Moscow's annexation of Crimea is fueling a surge of "patriotism" -- and a new sense of claustrophobia.
MOSCOW — The atmosphere at Avocado, my favorite Moscow café, felt as cozy as usual: A kid napped in the corner with jazz music streaming out of his earphones, while others typed on their electronic devices, chewed salads, or sipped green veggie cocktails. Almost automatically, I looked around for a bit of reading material, one of the Moscow magazines or newspapers normally piled near the entrance, but came up empty-handed. It was a disturbing inconvenience for a person who can't eat without reading. Noticing my confused look, a waiter explained that it all had happened more or less around the same time in early March, when deliveries of Bolshoi Gorod, the Moscow Times, and Moscow News had simply stopped. Later, somebody even came by to pick up the stands. "Welcome to a different world, free of independent media," the waiter said to me with a smile.
The disappearance of newspapers from one of my favorite cafés was just one tiny part of a larger flow of change stemming from a profound shift in government policies and public opinion processes all across Russia. The state is mobilizing, and Russia is returning to the mentality of a besieged castle. At the end of February, a majority of the nation was convinced that the time had come to defend Russian nationals living in Ukraine from "fascists." In mid-March, the Levada Center reported that nearly half of Russians wanted Russia to once again become "a great empire feared and respected by other countries," while another 47 percent of respondents hoped to see Russia as a "prosperous country," if not necessarily a powerful empire.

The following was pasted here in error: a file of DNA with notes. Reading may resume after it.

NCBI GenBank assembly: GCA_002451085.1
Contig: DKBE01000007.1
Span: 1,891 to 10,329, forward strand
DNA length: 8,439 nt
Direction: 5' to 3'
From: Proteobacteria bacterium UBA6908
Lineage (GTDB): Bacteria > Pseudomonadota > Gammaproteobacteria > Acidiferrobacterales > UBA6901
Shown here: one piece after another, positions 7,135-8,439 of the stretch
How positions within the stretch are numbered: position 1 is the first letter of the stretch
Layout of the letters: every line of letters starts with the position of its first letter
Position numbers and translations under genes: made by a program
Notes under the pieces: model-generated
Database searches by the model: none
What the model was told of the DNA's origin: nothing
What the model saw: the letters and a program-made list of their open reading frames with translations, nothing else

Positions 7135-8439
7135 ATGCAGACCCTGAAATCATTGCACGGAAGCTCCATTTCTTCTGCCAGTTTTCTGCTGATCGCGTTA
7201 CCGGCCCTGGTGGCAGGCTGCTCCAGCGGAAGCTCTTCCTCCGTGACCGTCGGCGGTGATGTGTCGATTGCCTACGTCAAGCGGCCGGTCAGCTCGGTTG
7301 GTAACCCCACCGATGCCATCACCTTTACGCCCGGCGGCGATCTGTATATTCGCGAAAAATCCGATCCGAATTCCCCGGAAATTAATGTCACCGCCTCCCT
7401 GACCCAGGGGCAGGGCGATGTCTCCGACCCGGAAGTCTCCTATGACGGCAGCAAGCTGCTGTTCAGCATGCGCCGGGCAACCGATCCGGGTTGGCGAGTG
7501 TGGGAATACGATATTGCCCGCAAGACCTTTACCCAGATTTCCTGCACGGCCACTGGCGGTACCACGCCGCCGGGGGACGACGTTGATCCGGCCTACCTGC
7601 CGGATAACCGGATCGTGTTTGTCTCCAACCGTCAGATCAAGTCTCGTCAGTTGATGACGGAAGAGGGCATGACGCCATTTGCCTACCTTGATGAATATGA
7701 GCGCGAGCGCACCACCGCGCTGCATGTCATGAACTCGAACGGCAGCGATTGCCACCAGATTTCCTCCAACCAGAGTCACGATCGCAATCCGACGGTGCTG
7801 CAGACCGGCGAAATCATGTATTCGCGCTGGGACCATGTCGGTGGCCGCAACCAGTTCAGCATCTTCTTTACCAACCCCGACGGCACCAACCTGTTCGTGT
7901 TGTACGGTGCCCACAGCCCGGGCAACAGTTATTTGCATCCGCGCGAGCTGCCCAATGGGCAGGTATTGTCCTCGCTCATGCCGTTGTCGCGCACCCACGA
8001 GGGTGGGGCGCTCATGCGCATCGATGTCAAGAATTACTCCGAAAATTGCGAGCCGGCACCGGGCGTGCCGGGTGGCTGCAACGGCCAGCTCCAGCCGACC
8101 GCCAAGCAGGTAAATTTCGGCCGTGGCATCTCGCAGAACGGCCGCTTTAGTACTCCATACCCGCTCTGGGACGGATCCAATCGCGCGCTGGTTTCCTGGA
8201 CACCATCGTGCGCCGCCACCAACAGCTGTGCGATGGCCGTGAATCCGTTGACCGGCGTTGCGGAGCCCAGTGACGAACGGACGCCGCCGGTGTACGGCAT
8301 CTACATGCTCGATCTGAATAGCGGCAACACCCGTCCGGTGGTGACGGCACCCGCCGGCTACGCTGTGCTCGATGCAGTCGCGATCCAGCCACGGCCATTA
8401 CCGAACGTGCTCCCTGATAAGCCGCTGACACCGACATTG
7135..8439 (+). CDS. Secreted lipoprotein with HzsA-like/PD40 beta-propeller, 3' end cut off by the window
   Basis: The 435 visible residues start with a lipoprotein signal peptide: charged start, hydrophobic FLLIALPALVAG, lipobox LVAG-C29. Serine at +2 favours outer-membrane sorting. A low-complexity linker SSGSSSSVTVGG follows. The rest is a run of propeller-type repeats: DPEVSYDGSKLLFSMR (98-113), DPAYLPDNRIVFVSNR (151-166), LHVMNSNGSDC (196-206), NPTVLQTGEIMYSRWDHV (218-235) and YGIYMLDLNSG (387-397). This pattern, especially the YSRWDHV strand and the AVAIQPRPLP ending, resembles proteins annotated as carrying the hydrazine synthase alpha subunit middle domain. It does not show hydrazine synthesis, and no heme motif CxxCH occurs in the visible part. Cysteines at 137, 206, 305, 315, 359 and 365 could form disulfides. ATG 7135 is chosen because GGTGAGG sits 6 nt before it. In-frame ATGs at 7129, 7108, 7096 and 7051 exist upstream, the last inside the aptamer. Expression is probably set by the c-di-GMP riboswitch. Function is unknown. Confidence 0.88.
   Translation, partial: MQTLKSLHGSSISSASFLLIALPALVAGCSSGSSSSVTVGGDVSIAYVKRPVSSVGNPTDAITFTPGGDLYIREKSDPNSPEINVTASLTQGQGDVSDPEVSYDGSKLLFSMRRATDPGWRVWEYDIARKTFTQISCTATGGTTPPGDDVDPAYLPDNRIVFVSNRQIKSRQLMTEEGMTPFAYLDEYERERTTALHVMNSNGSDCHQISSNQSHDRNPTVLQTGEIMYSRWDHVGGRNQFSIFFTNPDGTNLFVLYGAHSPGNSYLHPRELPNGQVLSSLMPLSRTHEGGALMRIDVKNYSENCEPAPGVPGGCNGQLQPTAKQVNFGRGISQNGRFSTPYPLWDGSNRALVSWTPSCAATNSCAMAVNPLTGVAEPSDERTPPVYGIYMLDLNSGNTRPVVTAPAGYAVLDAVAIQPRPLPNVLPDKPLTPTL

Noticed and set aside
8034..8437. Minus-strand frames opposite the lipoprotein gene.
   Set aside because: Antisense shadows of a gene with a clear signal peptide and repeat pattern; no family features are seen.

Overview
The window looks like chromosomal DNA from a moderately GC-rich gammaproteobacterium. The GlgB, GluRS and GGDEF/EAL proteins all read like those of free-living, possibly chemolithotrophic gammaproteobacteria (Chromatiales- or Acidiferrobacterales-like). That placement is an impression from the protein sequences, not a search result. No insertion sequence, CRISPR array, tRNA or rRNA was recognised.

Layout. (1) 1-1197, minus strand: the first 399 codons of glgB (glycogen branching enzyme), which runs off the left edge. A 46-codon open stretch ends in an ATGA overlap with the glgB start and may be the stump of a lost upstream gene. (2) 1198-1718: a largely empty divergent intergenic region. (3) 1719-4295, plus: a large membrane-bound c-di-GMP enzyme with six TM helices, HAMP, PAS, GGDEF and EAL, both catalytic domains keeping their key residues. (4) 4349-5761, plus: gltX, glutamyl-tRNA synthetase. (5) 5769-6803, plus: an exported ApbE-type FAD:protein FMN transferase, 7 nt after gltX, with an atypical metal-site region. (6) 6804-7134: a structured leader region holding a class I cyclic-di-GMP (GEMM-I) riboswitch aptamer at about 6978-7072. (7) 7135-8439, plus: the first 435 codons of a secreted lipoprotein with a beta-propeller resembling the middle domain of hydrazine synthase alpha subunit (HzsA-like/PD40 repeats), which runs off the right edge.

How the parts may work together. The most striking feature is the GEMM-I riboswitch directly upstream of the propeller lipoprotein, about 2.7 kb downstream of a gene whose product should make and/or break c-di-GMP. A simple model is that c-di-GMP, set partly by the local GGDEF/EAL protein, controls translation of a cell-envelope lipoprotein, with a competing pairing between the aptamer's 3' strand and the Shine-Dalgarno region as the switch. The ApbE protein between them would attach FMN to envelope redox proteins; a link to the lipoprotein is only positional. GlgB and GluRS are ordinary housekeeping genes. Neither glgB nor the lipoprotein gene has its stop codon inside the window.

On March 18, just two days after the lightning referendum in which a majority of Crimeans voted to "return home" to Russia, President Vladimir Putin gave a historic speech in which he vowed to react harshly to any challenges from domestic critics he described as "traitors" or members of a subversive "fifth column." The authorities quickly responded by issuing a set of new laws and rules.
For most of Putin's reign, the government has placed national broadcast media and national newspapers under tight control, while leaving the Internet, which is used by a relatively small subset of Russians, largely to itself. Soon after Putin's speech, this changed. Russians woke up and found they could not open any of the main opposition news outlets or blogs; the government shut down four websites in a single night. As Tatyana Lokshina, director of the Moscow bureau of Human Rights Watch, summarized: "Freedom evaporates with a clap of hands, independent media are closed, officials attack theaters, Internet providers are now obliged to shut down banned websites within 24 hours, without any notice." One day, Putin casually let drop he would like to be able to know who had dual citizenship in Russia; a few days later, parliament came up with three different draft laws requiring dual nationals to register with the authorities.
Not all Russian liberals or members of the so-called creative class felt ready to accept the critical attacks or insults. The famous Taganka Theater demanded an apology from two Russian senators who accused the theater of promoting "homosexuality, violence, pedophilia, and suicide." At a meeting last week, the members of the theater made a decision that they would not tolerate "slanderous" statements by individuals or authorities. "The atmosphere at the theater has changed," Taganka actress Ksenia Peretrukhina told me. "Most people disagree with the critical denunciations of our work sent to Putin and elsewhere."
Everybody is wondering how far the ball of "Sovietization" can roll: How will it affect business, higher education, science? Will the new cold war mean that Russian professors and scientists have to stop publishing in Western scientific magazines? Will students have to stop going on exchange programs? Will Russian and American astronauts put an end to joint flights together to space? "Psychologically it's very difficult," said Irina Prokhorova, a prominent publisher and philanthropist. "In an instant, we suddenly seem to be living a completely different country, a country where freedom of speech and human rights are dying."